What it really means to be a hospice caregiver
Life as a hospice caregiver is an honor and a blessing, but it can also be stressful.
It’s not always anticipated or easy to take on the role of caregiver. There is much to consider. Reviewing legal documents, paying bills, transportation for errands, medication management and emotional support are some of the tasks you might take on. Hospice can help. Hospice is here to be a pillar of support for both the patient and the family caregivers.
Preparing for the hospice caregiver role
It’s impossible to fully prepare being a caregiver for a loved one at end-of-life. It’s difficult to know what to anticipate. However, here are a few tips to help you in your role.
Educate yourself. If your loved one is early in their diagnosis, take the time know to educate yourself on it so you can anticipate what to expect. With hospice, educate yourself on all the resources hospice has to offer. It’s important to find what helps you as well as your loved one.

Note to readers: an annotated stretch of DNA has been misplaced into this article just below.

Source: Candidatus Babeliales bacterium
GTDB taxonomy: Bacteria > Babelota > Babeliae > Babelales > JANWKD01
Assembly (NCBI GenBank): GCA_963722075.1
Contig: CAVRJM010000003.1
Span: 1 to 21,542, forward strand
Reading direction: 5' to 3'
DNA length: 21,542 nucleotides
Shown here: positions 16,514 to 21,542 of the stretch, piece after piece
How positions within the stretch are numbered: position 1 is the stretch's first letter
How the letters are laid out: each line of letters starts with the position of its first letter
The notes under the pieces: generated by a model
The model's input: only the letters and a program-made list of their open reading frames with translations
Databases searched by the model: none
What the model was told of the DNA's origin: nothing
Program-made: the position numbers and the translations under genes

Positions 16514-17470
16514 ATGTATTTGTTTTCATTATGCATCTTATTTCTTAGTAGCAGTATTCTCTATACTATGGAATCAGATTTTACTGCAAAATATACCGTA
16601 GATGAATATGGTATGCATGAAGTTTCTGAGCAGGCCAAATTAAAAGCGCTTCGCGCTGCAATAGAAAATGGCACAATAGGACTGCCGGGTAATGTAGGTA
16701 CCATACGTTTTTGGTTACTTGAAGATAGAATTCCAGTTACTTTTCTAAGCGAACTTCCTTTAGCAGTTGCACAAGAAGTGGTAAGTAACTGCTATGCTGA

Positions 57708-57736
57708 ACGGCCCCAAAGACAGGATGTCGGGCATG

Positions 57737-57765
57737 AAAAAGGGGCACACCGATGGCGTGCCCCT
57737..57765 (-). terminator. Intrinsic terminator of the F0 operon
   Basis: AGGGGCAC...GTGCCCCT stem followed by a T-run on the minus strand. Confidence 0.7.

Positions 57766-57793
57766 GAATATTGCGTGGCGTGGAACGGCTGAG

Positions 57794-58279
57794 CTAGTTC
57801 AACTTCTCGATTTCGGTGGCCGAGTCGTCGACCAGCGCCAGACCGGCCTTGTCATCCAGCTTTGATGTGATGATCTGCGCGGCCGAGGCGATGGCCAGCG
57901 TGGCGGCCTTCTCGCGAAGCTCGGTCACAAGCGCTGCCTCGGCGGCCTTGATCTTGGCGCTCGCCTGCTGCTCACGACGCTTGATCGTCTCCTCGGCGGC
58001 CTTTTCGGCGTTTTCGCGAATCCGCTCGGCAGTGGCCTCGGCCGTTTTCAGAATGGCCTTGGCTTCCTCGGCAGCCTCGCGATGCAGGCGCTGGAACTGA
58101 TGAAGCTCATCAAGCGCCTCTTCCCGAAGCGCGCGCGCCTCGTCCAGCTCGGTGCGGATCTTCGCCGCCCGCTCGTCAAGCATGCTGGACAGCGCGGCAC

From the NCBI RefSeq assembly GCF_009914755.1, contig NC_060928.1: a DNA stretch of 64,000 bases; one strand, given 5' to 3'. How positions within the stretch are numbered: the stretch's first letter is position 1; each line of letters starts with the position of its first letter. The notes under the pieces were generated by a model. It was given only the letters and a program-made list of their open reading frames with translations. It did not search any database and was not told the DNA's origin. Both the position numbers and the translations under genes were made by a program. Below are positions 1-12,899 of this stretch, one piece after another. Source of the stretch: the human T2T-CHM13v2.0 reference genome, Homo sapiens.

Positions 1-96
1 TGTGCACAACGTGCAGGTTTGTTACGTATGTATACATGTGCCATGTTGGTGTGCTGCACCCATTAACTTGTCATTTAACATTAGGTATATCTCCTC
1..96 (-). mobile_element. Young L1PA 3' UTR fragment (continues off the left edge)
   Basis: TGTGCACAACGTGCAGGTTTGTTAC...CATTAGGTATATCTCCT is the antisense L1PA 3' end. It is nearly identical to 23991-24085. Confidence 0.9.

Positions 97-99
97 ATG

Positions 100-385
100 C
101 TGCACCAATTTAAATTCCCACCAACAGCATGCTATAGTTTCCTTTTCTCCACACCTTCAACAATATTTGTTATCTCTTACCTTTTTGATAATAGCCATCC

Respite care. Take time for yourself. Caregivers often feel overwhelmed at times. Understand the importance of building in self-care. Volunteers are available to stay with your loved one while you take some time for yourself.
Counseling and support. A team of highly-trained bereavement counselors, social workers and chaplains are available to patients, families and friends to offer grief support, adolescent counseling, one-on-one counseling or spiritual guidance through this difficult time. Use these services if you need them.
A dedicated care team. A team of nurses, aides, social workers and counselors are available to help you. Don’t be afraid to ask questions.
The importance of advance care planning
Understanding what is important to your loved one at end-of-life will help you in your role as a caregiver. Take the time to discuss your loved one’s advance care planning to avoid unnecessary anxiety in the future. Completing a living will allows you to fully understand what matters most to them at end-of-life.